In Case You Missed It: “Study: Advertising Supported $5.8 Trillion in U.S. Economic Output”

Contributed by Lisa Conklin, AAF Omaha Board Member

In case you missed it, see the below article on what is happening that is affecting advertising and the general economy. To view the original article from Advertising Age, click here.

American companies spent nearly $300 billion on advertising across all industries and media last year, says a study commissioned by a coalition of the nation’s big advertisers, the advertising industry and media organizations.

The Advertising Coalition and the Association of National Advertisers urged that the study, by IHS Economics and Country Risk, be used as a weapon to fight congressional efforts to restrict the tax deductibility of advertising expenses.

“Recent legislation developed by former chairmen of the House and Senate tax-writing committees (Rep. Paul Ryan and former Sen. Max Baucus) have made it essential for the nation’s advertisers and media to inform all Senators and Representatives about the important role advertising plays in each of their states and congressional districts,” the executive summary of the report said.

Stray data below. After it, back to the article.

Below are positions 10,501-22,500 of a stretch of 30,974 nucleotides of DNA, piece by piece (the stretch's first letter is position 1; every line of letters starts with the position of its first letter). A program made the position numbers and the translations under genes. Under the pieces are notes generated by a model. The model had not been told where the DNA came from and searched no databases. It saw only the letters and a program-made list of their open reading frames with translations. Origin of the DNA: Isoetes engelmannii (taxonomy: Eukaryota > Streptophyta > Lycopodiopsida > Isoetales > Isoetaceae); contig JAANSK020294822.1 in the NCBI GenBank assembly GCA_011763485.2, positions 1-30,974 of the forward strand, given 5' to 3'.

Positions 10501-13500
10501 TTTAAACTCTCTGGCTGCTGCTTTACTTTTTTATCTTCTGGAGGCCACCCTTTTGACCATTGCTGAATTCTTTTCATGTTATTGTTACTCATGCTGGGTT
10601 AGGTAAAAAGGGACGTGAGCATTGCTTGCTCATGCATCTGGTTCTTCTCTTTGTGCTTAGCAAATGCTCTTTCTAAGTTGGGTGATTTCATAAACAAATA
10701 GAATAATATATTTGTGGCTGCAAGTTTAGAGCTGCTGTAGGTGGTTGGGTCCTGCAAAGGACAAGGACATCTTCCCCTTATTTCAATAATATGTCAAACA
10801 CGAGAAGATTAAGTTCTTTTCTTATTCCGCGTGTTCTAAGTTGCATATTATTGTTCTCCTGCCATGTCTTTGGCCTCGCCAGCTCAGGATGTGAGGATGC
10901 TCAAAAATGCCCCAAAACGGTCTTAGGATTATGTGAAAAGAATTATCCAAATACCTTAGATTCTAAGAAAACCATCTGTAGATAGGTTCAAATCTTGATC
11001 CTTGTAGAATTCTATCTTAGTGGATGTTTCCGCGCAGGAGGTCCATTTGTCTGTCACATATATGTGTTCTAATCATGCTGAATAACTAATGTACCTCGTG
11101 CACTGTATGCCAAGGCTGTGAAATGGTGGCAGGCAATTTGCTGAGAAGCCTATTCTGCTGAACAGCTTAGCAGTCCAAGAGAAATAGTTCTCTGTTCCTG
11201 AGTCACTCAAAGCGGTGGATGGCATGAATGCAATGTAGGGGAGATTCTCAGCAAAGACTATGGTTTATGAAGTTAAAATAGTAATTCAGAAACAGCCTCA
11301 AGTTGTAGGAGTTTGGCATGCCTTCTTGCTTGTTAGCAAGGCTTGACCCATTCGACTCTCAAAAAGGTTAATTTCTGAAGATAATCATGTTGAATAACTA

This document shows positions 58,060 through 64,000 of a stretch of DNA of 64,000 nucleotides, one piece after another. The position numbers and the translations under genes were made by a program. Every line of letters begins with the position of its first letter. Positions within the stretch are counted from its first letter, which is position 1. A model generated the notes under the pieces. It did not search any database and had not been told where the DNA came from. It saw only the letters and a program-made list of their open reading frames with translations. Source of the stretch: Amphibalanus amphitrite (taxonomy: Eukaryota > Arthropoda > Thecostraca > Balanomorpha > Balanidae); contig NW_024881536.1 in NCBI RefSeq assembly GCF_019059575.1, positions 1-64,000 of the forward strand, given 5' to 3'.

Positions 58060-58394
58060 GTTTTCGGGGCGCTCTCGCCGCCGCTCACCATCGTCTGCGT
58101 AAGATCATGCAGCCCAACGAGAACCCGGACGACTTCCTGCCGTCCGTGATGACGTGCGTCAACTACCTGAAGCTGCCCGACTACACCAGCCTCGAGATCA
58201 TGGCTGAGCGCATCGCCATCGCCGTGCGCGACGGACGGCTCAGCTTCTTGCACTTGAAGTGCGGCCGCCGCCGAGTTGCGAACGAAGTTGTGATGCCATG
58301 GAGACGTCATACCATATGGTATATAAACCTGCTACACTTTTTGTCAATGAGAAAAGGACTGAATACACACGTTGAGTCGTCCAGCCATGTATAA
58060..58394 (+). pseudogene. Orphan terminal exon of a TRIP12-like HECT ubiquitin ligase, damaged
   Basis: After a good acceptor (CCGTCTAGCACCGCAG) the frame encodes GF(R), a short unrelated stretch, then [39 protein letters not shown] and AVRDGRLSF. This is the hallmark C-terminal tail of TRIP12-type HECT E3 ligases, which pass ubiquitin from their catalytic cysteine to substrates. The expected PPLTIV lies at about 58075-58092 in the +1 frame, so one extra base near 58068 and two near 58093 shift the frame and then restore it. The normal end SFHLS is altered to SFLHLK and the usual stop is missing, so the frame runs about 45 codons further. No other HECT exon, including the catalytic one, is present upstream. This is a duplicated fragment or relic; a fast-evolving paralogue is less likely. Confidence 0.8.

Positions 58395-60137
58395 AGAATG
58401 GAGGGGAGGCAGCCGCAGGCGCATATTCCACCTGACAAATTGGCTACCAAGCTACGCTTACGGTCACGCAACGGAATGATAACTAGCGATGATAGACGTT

To help drive home the point to lawmakers, the report, released today, included a state-by-state breakdown of the economic impact of advertising.

On a national level, the study said companies in the United States spent an estimated $297 billion on advertising in 2014. It also said advertising supported $5.8 trillion of U.S. economic output and 20% of the 142 million jobs in the United States.

The average salary for the jobs that are supported by advertising is nearly $96,000, or about 20% above the national salary average, the report said.

The study also forecast that, under current economic conditions, spending on advertising will grow at an average rate of 3.3% from 2014 through 2019, rising to $349 billion at the end of this decade.

IHS Economics and Country Risk developed the study with the help of the Internal Revenue Service’s “Statistics of Income” and other federal economic data.


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